The Department of Homeland Security’s Federal Emergency Management Agency (FEMA) has approved $127,584 for the state of Tennessee to offer mental health counseling to help Hurricane Katrina evacuees in Tennessee cope with stress and other emotional issues resulting from their experience.
Katrina evacuees with disaster-related stress may call toll-free 1-800-809-9957 anytime, seven days a week. This number puts them in touch with the crisis services office nearest their location in Tennessee.
FEMA and state disaster officials point out that seeking emotional help is smart and practical.  “While hurricane victims focus on repairing homes, they must remember that they need to rebuild their emotional strength,” said Paul Fay, FEMA’s federal coordinating officer at the Atlanta Joint Field Office. He emphasized that this emotional stress is not mental illness.
Officials said stress and inability to cope often appear weeks or months after traumatic events.  Disaster victims may experience any of several emotional responses including anger, fatigue, loss of appetite, sleeplessness, depression, nightmares, inability to concentrate, hyperactivity, drug use and increased use of alcohol.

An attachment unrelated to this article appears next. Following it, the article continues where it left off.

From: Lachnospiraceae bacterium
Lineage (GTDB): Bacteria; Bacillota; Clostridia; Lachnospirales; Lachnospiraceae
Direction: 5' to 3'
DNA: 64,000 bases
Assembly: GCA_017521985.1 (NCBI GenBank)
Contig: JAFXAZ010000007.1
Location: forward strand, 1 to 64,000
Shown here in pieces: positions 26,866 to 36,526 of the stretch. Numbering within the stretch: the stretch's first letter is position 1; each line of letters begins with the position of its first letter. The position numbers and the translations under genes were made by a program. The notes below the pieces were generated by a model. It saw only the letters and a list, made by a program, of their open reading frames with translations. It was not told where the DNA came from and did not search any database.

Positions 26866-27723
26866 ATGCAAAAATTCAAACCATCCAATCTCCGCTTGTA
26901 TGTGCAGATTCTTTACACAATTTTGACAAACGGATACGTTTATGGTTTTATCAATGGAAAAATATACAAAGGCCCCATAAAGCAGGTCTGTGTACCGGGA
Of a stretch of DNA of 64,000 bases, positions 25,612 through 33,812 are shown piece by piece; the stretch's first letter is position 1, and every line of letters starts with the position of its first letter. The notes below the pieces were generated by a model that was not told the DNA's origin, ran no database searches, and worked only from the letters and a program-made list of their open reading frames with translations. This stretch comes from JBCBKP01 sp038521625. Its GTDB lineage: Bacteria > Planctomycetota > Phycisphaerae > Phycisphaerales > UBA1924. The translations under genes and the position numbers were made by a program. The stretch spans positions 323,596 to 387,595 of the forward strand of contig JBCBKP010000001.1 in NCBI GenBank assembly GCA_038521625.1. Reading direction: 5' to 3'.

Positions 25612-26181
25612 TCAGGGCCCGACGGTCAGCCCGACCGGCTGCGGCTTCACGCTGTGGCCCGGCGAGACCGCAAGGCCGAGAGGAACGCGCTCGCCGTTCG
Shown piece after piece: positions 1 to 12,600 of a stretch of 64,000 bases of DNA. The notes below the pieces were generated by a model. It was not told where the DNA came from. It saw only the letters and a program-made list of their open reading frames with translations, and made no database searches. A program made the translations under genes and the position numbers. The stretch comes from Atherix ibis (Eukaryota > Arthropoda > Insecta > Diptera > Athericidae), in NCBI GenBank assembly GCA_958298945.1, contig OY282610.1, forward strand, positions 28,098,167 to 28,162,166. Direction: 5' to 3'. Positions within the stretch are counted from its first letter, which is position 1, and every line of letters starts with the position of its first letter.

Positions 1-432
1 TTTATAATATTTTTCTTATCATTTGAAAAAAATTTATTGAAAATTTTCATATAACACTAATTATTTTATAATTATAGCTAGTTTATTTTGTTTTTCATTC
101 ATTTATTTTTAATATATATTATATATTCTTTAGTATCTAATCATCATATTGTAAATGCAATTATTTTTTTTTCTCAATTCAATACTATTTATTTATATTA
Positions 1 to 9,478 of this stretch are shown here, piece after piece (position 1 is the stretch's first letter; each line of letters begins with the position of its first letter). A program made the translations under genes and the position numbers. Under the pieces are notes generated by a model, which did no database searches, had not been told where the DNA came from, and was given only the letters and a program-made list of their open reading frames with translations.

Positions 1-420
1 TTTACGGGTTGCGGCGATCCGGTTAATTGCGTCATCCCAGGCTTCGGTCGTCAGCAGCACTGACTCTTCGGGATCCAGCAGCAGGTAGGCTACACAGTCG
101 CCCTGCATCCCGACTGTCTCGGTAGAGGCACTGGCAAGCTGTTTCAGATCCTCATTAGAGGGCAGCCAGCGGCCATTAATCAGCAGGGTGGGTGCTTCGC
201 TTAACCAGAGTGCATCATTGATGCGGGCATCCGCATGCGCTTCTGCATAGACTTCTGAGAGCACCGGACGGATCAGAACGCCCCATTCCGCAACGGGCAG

Funded under FEMA’s Crisis Counseling Program, the “Tenn-K Response Project” is managed by the Tennessee Department of Mental Health and Developmental Disabilities. With the federal money, the state contracts with mental health service providers to reach out to evacuees in the community and respond to referrals made by community liaisons, police, firefighters, churches, individuals, friends, or family.  The counselors will provide services in shelters, the state’s disaster assistance centers, schools, temporary housing sites, mobile home parks, and other locations where evacuees are housed.

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